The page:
Meat has appetite appeal, rich flavor and satisfying qualities. It is a good food around which to plan daily meals. It combines well with many vegetables, cereals and fruits; and can be served hot or cold at any meal.
Meat is an important food for good nutrition, which supplies valuable amounts of protein of highest quality, a good source of the B vitamins and minerals. It supplies energy in proportion to the amount of fat it contains. It varies in food value between different kinds more than between different cuts of the same kind.
Meat retains more food value if properly cooked and the drippings used in gravy. Here are the healthiest methods of cooking meat:
How to Roast?
Roasting is a dry heat method of cooking large tender cuts. Roast all meats in a moderately slow oven (325 °F.).
- Do not sear meat before roasting.
- Place roast fat side up on a rack in a roasting pan.
- Do not cover pan. Do not add water.
- Insert meat thermometer, if available, in center of meatiest part of roast so that the tip is not touching bone or fat.
- Place roast in oven so that center of roast is in center of oven. Baste occasionally during roasting.
- Season halfway through cooking. Roast pre-cooked vegetables around meat if desired.
- Roast meat to the desired stage of doneness or until meat thermometer registers required internal temperature.
- Let roast stand for at least 1 0 minutes to make carving easier. Make gravy from drippings in pan.
(Note: Some cuts of meat when roasted in the oven are referred to as “baked”).
How to Panfry Meat?
Panfrying is a dry heat method of cooking meat, particularly thin, tender cuts.
- Use a heavy frying pan. Add a small amount of fat or fat cut from the meat.
- Snip fat edge of meat to prevent curling. Brown meat on both sides. Season meat after browning.
- Avoid pricking meat to prevent juices escaping — use tongs to turn meat.
- Do not cover pan except as directed for certain meats.
- Cook to desired stage of doneness. Serve with gravy. When cooking fat meat do not add fat.
- Cook in ungreased pan, uncovered and pour off excess fat. This is sometimes called “pan-broiling”.
How to Broil?
Broiling is a dry heat method of cooking thin, tender cuts. Directions vary with type of broiler unit used, thickness and kind of meat and degree of doneness desired.
- Preheat broiler. Leave door ajar. Snip fat edge of meat to prevent curling.
- Place meat on cold rack of broiler pan at recommended distance from heat.
- Broil meat on both sides to desired stage of doneness. Season meat as each side is browned.
(Since manufacturers’ directions for using broiler in gas and electric ranges vary, follow instructions supplied with your particular range as to: (i) preheating broiler, and (ii) leaving door open or closed.)
How to Pot Roast less tender cuts?
Pot roasting is a moist heat method of cooking large, less tender cuts.
- Use heavy kettle or Dutch oven. Brown meat well on all sides in hot fat. Season meat well.
- Cool kettle slightly before adding liquid. Add a small amount of liquid. Cover kettle closely to keep in steam. Add vegetables, if desired.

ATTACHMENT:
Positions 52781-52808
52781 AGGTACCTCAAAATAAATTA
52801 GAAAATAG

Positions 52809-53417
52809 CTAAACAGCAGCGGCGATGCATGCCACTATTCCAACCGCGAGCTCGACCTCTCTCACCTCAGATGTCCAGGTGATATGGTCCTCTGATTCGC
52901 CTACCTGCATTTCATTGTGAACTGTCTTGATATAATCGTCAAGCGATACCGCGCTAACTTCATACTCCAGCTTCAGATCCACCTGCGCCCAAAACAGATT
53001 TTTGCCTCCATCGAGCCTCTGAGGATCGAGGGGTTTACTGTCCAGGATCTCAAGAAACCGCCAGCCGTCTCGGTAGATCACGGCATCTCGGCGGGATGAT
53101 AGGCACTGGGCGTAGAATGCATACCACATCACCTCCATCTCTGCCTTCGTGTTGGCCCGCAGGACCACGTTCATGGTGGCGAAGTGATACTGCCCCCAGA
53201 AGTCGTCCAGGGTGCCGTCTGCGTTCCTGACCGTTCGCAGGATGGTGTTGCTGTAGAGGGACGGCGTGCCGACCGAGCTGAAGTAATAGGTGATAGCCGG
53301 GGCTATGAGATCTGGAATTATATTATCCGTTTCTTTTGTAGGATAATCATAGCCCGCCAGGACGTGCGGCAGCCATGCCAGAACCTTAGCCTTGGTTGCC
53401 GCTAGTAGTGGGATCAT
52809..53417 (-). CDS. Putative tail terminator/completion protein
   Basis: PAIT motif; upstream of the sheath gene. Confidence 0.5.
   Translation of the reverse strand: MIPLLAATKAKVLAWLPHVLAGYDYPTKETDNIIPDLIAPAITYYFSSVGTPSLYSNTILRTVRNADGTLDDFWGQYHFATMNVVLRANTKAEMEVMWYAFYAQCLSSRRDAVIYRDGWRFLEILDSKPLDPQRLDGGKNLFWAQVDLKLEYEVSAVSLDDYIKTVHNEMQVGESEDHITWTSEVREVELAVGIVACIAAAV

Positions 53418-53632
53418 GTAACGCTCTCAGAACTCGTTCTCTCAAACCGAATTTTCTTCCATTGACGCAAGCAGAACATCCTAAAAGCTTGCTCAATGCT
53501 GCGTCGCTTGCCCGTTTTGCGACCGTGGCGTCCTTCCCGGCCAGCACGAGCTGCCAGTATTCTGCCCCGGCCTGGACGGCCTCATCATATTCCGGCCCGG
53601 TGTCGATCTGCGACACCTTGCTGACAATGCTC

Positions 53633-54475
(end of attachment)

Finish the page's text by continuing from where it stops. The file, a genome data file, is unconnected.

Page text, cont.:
- Cook meat slowly over low heat on top of stove or in moderately slow oven (325°F.).
- Cook until tender and well done. Uncover oven-cooked pot roasts last half-hour of cooking for better brownness.
How to Braise Meat?
Braising is a moist heat method of cooking thin, less tender cuts. Here are the steps:
- Score or pound the meat to break down coarse fibers. Brown meat well in a little hot fat. Season meat well.
- Sprinkle with flour and brown again slightly. Add liquid, stir well and turn meat.
- Cover and cook slowly over low heat on stove or in moderately slow oven (325°F.). Cook until tender and well done.
Stewing is a moist heat method of cooking small pieces of less tender cuts. Here is one method of stewing meat:
- Trim off excess fat and gristle. Use a heavy kettle. Brown meat well in a little hot fat.
- Sprinkle browned meat with flour and brown again slightly. For light stews, omit browning and flouring and thicken before serving.
- Add seasonings. Add liquid and stir well. Cover kettle closely. Add vegetables if desired.
- Simmer meat slowly over low heat on stove or in a moderately slow oven (325°F.). Cook until tender and well done.
“Boiling” (simmering below the boiling point) is a moist heat method of cooking large less tender cuts. Here is the simple way of boiling meat:
- Add hot liquid to cover meat. Add seasonings. Cover kettle closely. Add vegetables if desired.
- Simmer meat slowly on low heat until tender. Allow meat to cool in the liquid to improve flavor and juiciness.
- Use stock for soup or to serve with meat.
Pressure cooking is a moist heat method of cooking the less tender cuts in a pressure saucepan. Follow manufacturer’s directions for each type of pressure saucepan.
- Brown meat well on all sides, if directed. Add a small amount of water. Cover and cook for given time.
- Allow pressure saucepan to cool slowly to prevent juices being drawn out. Add vegetables, if desired, at end of cooking time to avoid overcooking.
Consumers should become familiar with the kinds and the various cuts of meat in order to buy to best advantage.
Here are some points to keep in mind:
- Color of lean and fat of each kind of meat.
- Shape of each cut and proportion of meat to bone.
- Carcass from which cut comes. Most tender cuts are from the center section along back bone; the farther the cuts are from this section, the coarser and less tender the meat becomes.
- Grades, in the case of beef, indicate the quality.
- Read the label. Prepackaged meats in self-service counters are often labelled with the name of the meat, the cut, and in the case of beef, the grade.